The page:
Q&A on Iran Nuclear Deal

UMass Dartmouth Professor Dr. Brian Glyn Williams, who has published extensively on issues related to terrorism and war in the Middle East, offers reaction to the significance of the Iran Deal.

An agreement has been reached this week between Iran and a group of six nations led by the United States aimed at limiting Iran's nuclear ability. UMass Dartmouth Professor Dr. Brian Glyn Williams, who has published extensively on issues related to terrorism and war in the Middle East, offers reaction to the significance of the Iran Deal, the ripple effect it could have across the Middle East, and how it could affect U.S.-Israel relations. 

In President Obama's remarks, he compared the Iran Deal to those made with the Soviet Union during the Cold War. It has also been referenced as the President's "Nixon in China" moment. Are these fair comparisons? 

BW: This is a very apt comparison. In the Cold War it was Soviet leader Nikita Khrushchev's warning to the U.S., "we will bury you!" Today, it is the chants of the hardliners in Iran that the U.S. is the "Great Satan." But ultimately, Republican President Nixon went to China to forge a thaw in relations and Republican President Reagan met Soviet leader Mikhail Gorbachev in Reykjavik to sign a nuclear missile treaty. Both of those efforts garnered criticism from hardliners at home who were critical of any efforts to meet the enemy half way, but were ultimately seen as successes. 

What is the ripple effect this deal can have throughout the Middle East in the short- and long-term? 

BW: The agreement to end Iran's isolation could end decades of Iranian hostility towards the U.S. and create greater domestic support for moderates in Tehran who signed the deal when sanctions are lifted. A possible result from the agreement could be greater collaboration between the Iranian regime and the U.S. in the struggle against ISIS in Iraq and Syria. But hardliners in Iran could, on the other hand be emboldened from the lifting of sanctions on the import of conventional weapons, to become a more aggressive player in the Middle East, from Yemen to Syria to Israel. While it will be prevented from joining the "nuclear club," Iran could become more belligerent in the conventional military sense if its weaponry, especially ballistic missiles, is improved via imports from China and Russia.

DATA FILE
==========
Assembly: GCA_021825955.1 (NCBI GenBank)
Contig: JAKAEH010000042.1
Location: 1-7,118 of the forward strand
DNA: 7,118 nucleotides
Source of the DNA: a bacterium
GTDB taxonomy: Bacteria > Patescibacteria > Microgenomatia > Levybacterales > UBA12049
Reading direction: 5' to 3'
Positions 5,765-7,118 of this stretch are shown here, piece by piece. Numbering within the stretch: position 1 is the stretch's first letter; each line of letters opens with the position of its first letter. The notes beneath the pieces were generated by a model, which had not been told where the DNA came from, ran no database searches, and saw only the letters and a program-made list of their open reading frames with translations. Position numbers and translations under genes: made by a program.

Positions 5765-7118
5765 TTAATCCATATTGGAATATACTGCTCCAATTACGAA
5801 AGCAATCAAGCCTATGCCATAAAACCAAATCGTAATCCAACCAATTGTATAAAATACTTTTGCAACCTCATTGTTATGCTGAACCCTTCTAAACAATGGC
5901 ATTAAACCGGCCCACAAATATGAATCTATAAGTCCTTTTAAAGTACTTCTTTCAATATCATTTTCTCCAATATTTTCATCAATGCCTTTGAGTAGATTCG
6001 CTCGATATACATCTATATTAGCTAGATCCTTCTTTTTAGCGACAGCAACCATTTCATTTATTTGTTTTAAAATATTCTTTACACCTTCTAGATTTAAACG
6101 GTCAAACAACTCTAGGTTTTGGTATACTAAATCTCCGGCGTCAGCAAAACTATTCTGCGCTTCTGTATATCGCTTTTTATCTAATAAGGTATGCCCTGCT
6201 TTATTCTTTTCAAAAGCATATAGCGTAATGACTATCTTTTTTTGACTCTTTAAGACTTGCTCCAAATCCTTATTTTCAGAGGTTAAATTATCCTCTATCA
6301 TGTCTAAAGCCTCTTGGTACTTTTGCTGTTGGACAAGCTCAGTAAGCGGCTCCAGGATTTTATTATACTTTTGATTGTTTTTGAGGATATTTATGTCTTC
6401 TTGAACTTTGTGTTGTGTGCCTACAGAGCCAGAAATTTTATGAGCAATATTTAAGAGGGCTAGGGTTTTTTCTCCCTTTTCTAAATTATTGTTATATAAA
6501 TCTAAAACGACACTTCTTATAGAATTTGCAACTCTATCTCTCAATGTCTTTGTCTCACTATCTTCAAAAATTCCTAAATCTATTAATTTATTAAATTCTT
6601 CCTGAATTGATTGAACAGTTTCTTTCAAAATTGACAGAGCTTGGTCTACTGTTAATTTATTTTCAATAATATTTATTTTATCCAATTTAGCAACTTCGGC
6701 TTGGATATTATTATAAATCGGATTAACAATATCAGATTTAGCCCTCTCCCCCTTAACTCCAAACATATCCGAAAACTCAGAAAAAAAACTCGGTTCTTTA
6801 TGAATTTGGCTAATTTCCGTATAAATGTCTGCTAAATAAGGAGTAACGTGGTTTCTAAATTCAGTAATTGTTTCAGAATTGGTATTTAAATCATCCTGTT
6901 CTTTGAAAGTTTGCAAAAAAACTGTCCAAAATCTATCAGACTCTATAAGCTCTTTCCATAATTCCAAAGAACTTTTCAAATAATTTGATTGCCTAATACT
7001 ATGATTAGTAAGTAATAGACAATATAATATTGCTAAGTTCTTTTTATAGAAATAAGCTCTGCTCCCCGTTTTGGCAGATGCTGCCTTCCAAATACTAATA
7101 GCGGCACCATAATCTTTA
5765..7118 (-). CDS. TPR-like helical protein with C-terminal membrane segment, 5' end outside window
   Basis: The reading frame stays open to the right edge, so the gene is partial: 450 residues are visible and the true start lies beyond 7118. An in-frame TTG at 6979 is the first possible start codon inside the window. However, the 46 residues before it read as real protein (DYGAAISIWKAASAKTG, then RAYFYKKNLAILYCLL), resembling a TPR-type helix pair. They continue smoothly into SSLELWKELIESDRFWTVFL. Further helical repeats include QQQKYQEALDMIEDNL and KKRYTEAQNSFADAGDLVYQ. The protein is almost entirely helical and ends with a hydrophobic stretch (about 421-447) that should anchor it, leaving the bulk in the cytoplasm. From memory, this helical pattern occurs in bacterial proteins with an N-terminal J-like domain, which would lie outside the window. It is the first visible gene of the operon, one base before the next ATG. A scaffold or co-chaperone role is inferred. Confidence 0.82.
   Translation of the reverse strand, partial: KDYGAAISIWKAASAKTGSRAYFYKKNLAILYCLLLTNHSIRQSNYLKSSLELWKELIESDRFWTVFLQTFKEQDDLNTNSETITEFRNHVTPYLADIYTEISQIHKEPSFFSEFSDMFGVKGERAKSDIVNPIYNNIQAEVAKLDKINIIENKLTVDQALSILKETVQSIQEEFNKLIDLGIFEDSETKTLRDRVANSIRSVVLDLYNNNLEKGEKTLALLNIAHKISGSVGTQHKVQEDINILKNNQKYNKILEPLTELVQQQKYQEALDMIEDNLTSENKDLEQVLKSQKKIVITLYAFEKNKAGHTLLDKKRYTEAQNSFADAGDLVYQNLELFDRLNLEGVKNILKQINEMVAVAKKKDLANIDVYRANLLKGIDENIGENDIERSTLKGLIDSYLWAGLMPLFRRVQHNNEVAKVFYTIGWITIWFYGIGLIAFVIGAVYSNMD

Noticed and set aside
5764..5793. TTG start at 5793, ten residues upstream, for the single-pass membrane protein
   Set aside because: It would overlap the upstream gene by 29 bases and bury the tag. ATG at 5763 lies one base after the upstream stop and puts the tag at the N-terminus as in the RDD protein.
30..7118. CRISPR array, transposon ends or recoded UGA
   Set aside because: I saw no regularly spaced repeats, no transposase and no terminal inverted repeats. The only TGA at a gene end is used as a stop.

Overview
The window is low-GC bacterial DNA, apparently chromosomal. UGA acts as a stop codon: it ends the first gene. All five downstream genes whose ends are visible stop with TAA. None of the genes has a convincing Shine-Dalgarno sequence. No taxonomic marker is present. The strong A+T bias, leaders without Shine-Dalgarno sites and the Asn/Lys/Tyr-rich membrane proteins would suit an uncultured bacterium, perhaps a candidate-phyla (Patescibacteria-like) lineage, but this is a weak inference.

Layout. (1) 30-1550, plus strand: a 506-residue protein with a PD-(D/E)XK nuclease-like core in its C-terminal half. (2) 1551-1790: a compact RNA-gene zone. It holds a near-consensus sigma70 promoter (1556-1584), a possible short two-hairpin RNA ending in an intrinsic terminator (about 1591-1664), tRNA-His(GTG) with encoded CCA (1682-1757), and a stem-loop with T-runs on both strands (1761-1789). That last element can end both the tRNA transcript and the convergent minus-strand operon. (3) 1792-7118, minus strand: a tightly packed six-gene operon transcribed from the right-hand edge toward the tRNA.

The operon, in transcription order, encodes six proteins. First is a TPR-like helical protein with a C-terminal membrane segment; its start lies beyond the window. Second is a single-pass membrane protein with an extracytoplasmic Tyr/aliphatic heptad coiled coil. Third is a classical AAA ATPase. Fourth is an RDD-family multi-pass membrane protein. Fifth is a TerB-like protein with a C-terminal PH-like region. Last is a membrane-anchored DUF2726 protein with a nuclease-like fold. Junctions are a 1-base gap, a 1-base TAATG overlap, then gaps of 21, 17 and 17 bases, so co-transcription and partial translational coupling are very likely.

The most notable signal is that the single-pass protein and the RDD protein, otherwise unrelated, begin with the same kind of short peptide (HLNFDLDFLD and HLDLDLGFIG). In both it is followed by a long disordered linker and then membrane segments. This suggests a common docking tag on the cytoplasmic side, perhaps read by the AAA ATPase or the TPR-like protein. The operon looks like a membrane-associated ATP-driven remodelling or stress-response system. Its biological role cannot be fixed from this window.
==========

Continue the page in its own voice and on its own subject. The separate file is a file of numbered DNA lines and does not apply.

Israeli leaders have made reference to the nuclear deal as a "dark day in history" and "historic mistake." How does this deal affect Israel-U.S. relations? 

BW: Like the Sunni Arab states, Israel does not trust Iran's long-term intentions and feels that Obama has been duped. But the fact remains that the American-Israeli alliance is the cornerstone of U.S. policy in the region and the two countries' interests are too intertwined for this deal to seriously hurt their overall relations. The Israelis can still count on the Obama administration to veto votes in the UN that sanction them vis-a-vis the Palestinians and for billions of dollars in annual support for their military. 

How important is it for the President to "sell" this deal to Congress? 

BW: As in Iran, where hardliners have come out against moderate Iranian President Hassan Rouhani for "selling out Iran" to the Americans, Obama is under pressure from hardline Republicans in Congress. But even if they vote against the treaty, they will not be able to get enough Democrats to support them and overturn it. The Republicans will be unable to find a veto-proof two-thirds majority in both chambers to override the agreement since most Democrats support it (Obama has said he will veto any resolution to block the deal). For this reason there is less pressure on the President to "sell" the deal than there might appear at first glance. The greatest pressure will be on President Rouhani to rein in hardliners who may try to prevent implementation of the treaty's intrusive inspections and sell it to skeptics in his country.    

About Brian Glyn Williams 

Brian Glyn Williams is a Professor of Islamic History at UMass Dartmouth. His book, Afghanistan Declassified, was originally published by the U.S. Army to provide troops with an overview of the culture, history and terrain of Afghanistan. Another book, The Last Warlord, details how a U.S. alliance with an Afghan warlord helped topple the Taliban. His book Predators: The CIA's Drone War on al Qaeda received widespread attention and was credited by the Grammy Award-winning band Muse as inspiration for the band's new concept album, "Drones." Dr. Williams is currently working on a new book on ISIS.


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